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Title: High density magnetic recording
Keywords: fly-height, servo, control, HDD, PES, off-track
Issue Date: 2-Aug-2010
Citation: LIM JOO BOON MARCUS TRAVIS (2010-08-02). High density magnetic recording. ScholarBank@NUS Repository.
Abstract: The rapid growth in the areal densities of hard disk drives has posed challenges in the accurate positioning of the read/write head as the widths of the data tracks continue to narrow. To support high-density magnetic recording, the servo control system must be able to ensure the head stays on-track in the presence of various disturbances. In this thesis, the servo control mechanism of the Guzik spinstand was improved by implementing an actuation stage that incorporates a piezoelectric (PZT) actuator on the head cartridge to increase the overall bandwidth of the servo control system. This additional stage uses a Field Programmable Gate Array (FPGA) to demodulate the position error signal (PES) from the readback servo bursts and provide the control signal to the actuator driver to correct any off-track position. A frequency-encoded servo burst scheme is used to encode the position information on the disk and the firmware for the PES demodulation is based on a modified discrete Fourier Transform (DFT) algorithm. The system achieved a PES sampling rate of 15.36 kHz and was able to maintain accurate track-following in tests simulating 60 nm track-widths, with a very low non-repeatable position error of 1.76 nm. A significant portion of the areal density growth has been attributed to the reduction in the spacing between the head and disk, commonly known as the flying height, which increases the linear bit density. With the introduction of Thermal Flying Height Control (TFC) technology in recent years, flying heights under 10 nm have been achieved. TFC uses a miniature heater embedded in the slider to provide flying height control by varying the degree of downward protrusion of the slider pole tip through thermal expansion of the slider. However, besides a vertically downward protrusion, the thermal expansion from TFC also causes the head to shift its position in the lateral direction as the slider expands in every direction. This thesis also investigates the effect of the lateral shift in the position of the head during TFC to determine its impact on track-following and the possibility of track mis-registration during TFC.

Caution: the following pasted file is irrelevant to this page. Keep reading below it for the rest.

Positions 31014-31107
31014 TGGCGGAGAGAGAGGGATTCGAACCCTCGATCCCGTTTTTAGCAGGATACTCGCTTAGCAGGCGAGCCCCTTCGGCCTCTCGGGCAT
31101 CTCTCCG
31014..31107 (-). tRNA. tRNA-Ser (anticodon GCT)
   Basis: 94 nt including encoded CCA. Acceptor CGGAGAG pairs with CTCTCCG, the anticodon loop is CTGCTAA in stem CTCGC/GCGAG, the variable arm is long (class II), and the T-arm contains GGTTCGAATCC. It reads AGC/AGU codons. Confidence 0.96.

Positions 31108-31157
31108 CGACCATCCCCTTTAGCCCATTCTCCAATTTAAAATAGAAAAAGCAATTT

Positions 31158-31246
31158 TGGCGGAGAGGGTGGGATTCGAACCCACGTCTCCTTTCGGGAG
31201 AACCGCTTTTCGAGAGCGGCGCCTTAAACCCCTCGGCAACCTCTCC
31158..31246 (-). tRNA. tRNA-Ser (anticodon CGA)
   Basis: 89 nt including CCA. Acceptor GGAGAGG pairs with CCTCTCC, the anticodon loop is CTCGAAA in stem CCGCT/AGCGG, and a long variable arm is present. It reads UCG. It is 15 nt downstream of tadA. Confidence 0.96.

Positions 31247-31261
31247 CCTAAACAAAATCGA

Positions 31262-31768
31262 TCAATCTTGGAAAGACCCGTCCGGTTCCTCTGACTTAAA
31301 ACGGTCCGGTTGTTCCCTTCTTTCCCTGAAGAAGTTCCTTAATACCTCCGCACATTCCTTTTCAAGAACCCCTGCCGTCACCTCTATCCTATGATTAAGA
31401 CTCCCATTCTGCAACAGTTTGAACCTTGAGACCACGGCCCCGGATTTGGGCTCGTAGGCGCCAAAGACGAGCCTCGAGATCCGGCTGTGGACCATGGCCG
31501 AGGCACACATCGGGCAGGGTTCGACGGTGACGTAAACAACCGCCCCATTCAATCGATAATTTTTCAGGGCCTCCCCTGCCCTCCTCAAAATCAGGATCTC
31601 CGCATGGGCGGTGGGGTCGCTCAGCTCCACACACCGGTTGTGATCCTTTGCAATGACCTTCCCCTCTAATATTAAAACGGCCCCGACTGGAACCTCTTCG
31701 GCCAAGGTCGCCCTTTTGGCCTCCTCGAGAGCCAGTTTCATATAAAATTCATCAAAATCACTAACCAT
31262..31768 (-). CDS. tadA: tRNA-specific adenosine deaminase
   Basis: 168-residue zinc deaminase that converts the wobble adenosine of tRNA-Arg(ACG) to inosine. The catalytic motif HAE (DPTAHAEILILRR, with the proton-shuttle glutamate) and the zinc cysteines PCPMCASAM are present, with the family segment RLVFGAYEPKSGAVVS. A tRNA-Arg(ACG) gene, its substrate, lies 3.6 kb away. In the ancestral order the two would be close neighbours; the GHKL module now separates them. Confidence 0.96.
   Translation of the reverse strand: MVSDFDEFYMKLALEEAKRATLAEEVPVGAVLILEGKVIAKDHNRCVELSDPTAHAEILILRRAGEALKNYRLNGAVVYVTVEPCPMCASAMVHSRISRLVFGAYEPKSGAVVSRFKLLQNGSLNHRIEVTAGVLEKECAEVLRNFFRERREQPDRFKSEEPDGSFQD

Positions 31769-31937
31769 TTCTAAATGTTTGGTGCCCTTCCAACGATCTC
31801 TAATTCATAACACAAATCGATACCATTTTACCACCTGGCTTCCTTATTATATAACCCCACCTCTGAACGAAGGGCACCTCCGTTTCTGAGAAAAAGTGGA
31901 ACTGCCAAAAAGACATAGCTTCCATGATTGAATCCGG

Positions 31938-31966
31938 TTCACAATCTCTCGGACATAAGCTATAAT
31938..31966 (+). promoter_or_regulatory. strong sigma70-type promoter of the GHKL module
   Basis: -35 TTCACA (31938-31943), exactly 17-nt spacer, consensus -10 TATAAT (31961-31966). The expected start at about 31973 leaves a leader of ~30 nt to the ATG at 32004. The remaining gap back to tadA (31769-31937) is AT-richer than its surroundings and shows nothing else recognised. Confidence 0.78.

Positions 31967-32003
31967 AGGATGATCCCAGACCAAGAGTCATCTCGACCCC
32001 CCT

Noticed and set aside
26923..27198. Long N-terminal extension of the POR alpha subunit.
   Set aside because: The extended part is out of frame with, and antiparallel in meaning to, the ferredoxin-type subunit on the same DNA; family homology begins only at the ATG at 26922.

Appears in Collections:Master's Theses (Open)

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